Empirical Antibiotic Therapy

In a patient with clinical signs and symptoms suggestive of acute bacterial meningitis, antibiotic therapy should begin immediately after drawing blood cultures for Gramís stain and bacterial culture.7  The choice of antibiotic therapy is influenced by the patientís age, predisposing factors, underlying diseases, and the most probable meningeal pathogen (Table 1).

In newborns, the most common causative organisms of bacterial meningitis are Streptococcus agalactiae (group B streptococcus), Escherichia coli, and Listeria monocytogenes.  Empiric therapy of bacterial meningitis is neonates, includes a combination of a third-generation cephalosporin and ampicillin.  Neisseria meningitidis and Streptococcus pneumoniae are the most common meningeal pathogens in infants and children with community-acquired bacterial meningitis in the United States.8  Worldwide, Hemophilus influenzae is a major cause of bacterial meningitis in infants and children, however, the incidence has declined in the United States and other industrialized countries due to the routine use of the Hemophilus influenzae type b (Hib) conjugate vaccine.9, 10  N. meningitidis and S. pneumoniae are also the most common causative organisms of community-acquired bacterial meningitis in immunocompetent adults, and these organisms are increasingly resistant to penicillin and the cephalosporins.  Empiric therapy of bacterial meningitis in children and adults should be based on the possibility that penicillin and cephalosporin-resistant pneumococci are the causative organisms of the meningitis, and include a third or fourth generation cephalosporin, either ceftriaxone (pediatric dose: 100 mg/kg/day in a 12 hour dosing interval; adult dose: 2 gm every 12 hours) or cefepime (pediatric dose: 150 mg/kg/day in an 8 hour dosing interval; adult dose: 2 gm every 12 hours) plus vancomycin (pediatric dose: 40-60 mg/kg/day in a 6 or 12 hour dosing interval; adult dose: 500-750 mg every 6 hours). Individuals who are 50 years of age or older, and those who are immunocompromised due to organ transplantation, cancer, immunosuppressive therapy, chronic disease (diabetes), pregnancy, alcoholism, or corticosteroid therapy are at risk for meningitis caused by Listeria monocytogenes.  Ampicillin (2-2.5 grams every 4 hours) is added to the empiric regimen for patients at risk for L. monocytogenes infection.  Gram-negative bacilli and staphylococci are the most common causative organisms of bacterial meningitis in the patient who has undergone a neurosurgical procedure, with the exception of insertion of a shunt. Coagulase-negative staphylococci and Staphylococcus aureus are the most common pathogens causing shunt infections. (See Table 1).  Empiric therapy of meningitis in the postneurosurgical patient should include a combination of vancomycin and either ceftazidime or meropenem.11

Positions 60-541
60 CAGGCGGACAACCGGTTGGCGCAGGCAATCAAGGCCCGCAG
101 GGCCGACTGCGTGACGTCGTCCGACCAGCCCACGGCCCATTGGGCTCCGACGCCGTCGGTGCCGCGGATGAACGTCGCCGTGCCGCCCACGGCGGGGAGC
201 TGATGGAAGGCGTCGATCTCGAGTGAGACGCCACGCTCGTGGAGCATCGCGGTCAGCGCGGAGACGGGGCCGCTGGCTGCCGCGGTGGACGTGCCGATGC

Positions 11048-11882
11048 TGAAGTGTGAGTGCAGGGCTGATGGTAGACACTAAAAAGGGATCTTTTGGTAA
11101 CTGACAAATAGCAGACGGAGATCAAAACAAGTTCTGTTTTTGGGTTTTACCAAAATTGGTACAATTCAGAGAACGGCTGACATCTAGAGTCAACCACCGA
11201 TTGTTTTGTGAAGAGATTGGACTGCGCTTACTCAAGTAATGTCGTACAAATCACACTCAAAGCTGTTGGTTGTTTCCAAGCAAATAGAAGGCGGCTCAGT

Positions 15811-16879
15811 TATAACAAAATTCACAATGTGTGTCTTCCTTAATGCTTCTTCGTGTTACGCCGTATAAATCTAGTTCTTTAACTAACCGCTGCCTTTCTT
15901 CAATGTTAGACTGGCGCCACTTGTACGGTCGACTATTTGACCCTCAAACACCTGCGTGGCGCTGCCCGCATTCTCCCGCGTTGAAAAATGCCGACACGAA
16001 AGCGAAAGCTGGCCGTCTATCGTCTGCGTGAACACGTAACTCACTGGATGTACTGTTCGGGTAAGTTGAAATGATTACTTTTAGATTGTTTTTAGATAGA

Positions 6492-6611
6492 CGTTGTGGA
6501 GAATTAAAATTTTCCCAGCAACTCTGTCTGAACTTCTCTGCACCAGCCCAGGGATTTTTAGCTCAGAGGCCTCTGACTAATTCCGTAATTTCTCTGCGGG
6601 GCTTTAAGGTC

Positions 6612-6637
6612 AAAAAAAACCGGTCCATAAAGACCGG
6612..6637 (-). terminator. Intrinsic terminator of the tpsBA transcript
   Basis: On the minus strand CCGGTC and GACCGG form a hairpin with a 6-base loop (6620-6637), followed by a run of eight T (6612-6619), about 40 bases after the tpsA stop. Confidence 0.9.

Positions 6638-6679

Specific Antibiotic Therapy

After the causative organism is identified, therapy should be modified based on antimicrobial sensitivity testing.  Duration of antibiotic therapy depends on the organism and the clinical response to treatment.  Uncomplicated N. meningitidis meningitis can be treated with intravenous antibiotics for 4 to 7 days.  However, meningitis due to S. pneumoniae, H. influenzae, and group B streptococci requires 10 to 14 days of intravenous antibiotics and L. monocytogenes meningitis requires 3 to 4 weeks of intravenous antibiotics.11

Patients with suspected N. meningitidis meningitis should be in respiratory isolation for 24 hours after initiation of intravenous antibiotics.  Any person that has had close contact with the patient from the onset of the disease should receive chemoprophylaxis (Table 2).11-14  Rifampin 10 mg/kg (up to a maximum of 600 mg) orally every 12 hours for two days has been the therapy of choice in the past.  However, the use of rifampin during pregnancy is contraindicated and there is evidence for resistance to rifampin in outbreaks of N. meningitidis meningitis.  Ceftriaxone as a single dose of 125 mg in children and 250 mg in adults is an appropriate alternative, but it must be given parenterally.  Ciprofloxacin 500 mg orally as a single dose is another alternative in adults, but is not approved for routine pediatric use.  Patients with meningitis due to pathogens other than N. meningitidis do not require isolation or prophylaxis for close contacts.